Academy leader faced prior allegation

IOWA CITY – An Iowa police academy leader punished earlier this year for making sexually inappropriate remarks left his previous job after being accused of touching and bullying a female subordinate, records obtained by The Associated Press show.

Michael Quinn, assistant director of the Iowa Law Enforcement Academy, resigned as Webster City’s assistant city manager in 1999 after an employee complained that he once touched her buttocks, routinely made her feel inferior and slammed doors during an outburst.

The woman claimed Quinn entered her office where she was standing and grabbed her shoulders, according to a memo written by city clerk Pat Nokes.

“(Quinn) took his hand and ‘swiped’ it across her buttocks and then said, ‘this is what I got into trouble for before. Do you think it’s that bad?'” the memo said.

A year after he resigned from the 8,000-resident city in northern Iowa, the training academy for police officers, dispatchers and jailers hired Quinn for a gender-sensitive position: an instructor on domestic violence. Quinn, now 70, said there was no reason to disclose the allegations in the application process, and the man who hired Quinn praised his “excellent credentials.”

Earlier this year, Quinn was barred from teaching Violence Against Women classes after Iowa’s Crime Victim Assistance Division, which approves funding for the courses, learned about an investigation last year that found he repeatedly made inappropriate workplace comments.

Quinn asked female recruits taking a sex abuse investigation class whether “penis size matters,” talked about his sex life and told colleagues that his “package is on ice” after he underwent a vasectomy. He also warned instructor Nancy Brady, who had filed a complaint about his remarks, that he would “slit your throat” if she spent too much time talking at the academy’s front desk. Brady was fired in January and is considering legal action, claiming retaliation.

Academy director Arlen Ciechanowski, a Gov. Terry Branstad appointee who promoted Quinn to assistant director of the academy in 2011, warned Quinn that any additional inappropriate remarks would cost him the $91,000 per-year job. Ciechanowski has praised Quinn, who was Newton’s police chief before being hired for the Webster City position in 1997, as a talented administrator with valuable experience. He said Thursday he wouldn’t comment on “unfounded or unsubstantiated issues.”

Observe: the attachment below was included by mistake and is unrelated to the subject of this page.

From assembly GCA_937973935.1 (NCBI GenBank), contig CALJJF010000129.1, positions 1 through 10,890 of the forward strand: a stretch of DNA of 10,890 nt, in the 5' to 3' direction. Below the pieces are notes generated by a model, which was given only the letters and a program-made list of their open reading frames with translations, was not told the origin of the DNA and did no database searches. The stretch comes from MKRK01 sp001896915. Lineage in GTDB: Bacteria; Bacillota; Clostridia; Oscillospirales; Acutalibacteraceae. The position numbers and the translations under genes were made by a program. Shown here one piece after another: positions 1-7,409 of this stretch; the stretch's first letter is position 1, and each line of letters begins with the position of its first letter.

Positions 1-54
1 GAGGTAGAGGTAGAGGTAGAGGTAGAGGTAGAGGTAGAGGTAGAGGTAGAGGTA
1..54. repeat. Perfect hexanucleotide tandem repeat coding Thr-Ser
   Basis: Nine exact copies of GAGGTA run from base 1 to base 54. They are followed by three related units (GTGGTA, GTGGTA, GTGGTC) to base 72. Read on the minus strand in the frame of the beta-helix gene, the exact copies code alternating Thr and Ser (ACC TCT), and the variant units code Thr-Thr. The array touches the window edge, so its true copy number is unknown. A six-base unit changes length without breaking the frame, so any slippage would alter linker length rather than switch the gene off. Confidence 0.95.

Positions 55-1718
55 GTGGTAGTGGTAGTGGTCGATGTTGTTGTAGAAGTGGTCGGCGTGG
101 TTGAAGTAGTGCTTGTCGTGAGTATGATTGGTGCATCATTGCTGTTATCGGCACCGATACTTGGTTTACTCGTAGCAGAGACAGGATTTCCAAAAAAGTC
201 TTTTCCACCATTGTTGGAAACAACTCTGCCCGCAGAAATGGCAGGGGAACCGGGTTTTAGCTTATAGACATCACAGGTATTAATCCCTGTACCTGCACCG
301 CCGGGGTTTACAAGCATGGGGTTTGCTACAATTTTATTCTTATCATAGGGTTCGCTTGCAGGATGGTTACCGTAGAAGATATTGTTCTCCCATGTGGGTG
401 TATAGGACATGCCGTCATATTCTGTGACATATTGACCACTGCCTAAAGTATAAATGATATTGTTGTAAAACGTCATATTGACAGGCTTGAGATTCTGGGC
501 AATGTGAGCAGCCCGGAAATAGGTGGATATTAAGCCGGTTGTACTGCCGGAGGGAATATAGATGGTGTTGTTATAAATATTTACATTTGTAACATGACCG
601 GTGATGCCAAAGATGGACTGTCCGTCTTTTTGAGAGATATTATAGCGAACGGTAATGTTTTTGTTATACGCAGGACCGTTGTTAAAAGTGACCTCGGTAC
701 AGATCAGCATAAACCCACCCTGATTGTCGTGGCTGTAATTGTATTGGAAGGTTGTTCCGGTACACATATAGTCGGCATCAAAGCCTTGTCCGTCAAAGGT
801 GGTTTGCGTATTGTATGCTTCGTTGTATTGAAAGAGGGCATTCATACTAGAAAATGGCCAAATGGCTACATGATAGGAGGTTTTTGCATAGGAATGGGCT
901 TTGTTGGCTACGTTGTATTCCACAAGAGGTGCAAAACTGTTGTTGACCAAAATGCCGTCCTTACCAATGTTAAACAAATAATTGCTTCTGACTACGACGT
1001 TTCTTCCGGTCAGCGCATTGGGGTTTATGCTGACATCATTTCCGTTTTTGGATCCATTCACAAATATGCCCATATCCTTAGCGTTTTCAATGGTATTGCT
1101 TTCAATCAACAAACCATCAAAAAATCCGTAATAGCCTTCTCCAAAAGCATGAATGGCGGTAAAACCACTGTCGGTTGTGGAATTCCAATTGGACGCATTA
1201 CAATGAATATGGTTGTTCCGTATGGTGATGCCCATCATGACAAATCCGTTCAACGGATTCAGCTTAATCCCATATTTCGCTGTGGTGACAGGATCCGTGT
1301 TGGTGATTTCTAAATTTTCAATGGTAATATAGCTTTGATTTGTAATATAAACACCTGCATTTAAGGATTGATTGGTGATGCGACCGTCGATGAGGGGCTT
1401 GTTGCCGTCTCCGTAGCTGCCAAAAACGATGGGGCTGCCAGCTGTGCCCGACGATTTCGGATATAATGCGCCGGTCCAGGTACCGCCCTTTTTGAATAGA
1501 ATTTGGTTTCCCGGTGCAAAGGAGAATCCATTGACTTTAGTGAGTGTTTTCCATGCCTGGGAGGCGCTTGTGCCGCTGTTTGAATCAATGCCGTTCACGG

The Webster City employee, Sandy Twedt, said she didn’t initially complain about Quinn’s touching her “because of fear,” but came forward months later because her mistreatment continued, according to the memo from Nokes. Quinn was “very indignant and belittling” during one dispute and then got mad and slammed her office door after she told him she deserved more respect, the memo said.

“Sandy feels very strongly that she does not want Mike around her while she finishes out her work with the city,” Nokes wrote.

Quinn wouldn’t answer questions from the AP concerning the allegations. He said in a statement that it was only a memo and there “was no formal complaint, no investigation, no discipline.”

“There was nothing to disclose when I applied for my position here,” he wrote.

Then-city manager Teresa Rotschafer said city officials asked Quinn to resign and he agreed. Records show he negotiated a severance package that paid four months of salary in exchange for promising not to sue the city.

“I just remember it was unpleasant, uncomfortable,” said Rotschafer, now finance director in Johnston, a Des Moines suburb. She said news reports about Quinn’s behavior at the academy, also in Johnston at Camp Dodge, “brought back some unpleasant memories.”

Quinn denied being asked to resign from the Webster City job, claiming he left so he could be with his then-wife while she completed graduate school. But memos obtained by the AP – including one from Quinn – show there was pressure for him to quit.

Quinn wrote to Rotschafer on March 2, 1999, that he believed it would be “very difficult” to continue in his position after Twedt’s allegations were discussed. He said he was “embarrassed and also angry” about the city’s handling of the situation, saying it was inappropriate the allegations were discussed in front of the city attorney and a councilor.

“Clearly my effectiveness will be/is undermined and no doubt numerous employees either know or will soon know about the contents of the memo written by Pat Nokes,” Quinn wrote. “Minimally, they will all know Miss Twedt complained about my supervision and got me removed as her supervisor. Therefore in the future, anyone could and no doubt would question my authority should a supervisory issue present itself.”

He added, “it is only a matter of time before others outside this City know.”

But the allegations never reached the law enforcement academy. Gene Shepard, who was director when Quinn was hired in 2000, defended his decision to bring him into the position, saying he “presented excellent credentials.”

Asked whether he checked into Quinn’s departure from Webster City, he sidestepped the question.

“You’re dealing with personnel files that are over 13 years old,” Shepard told the AP. “I decline to try to speculate.”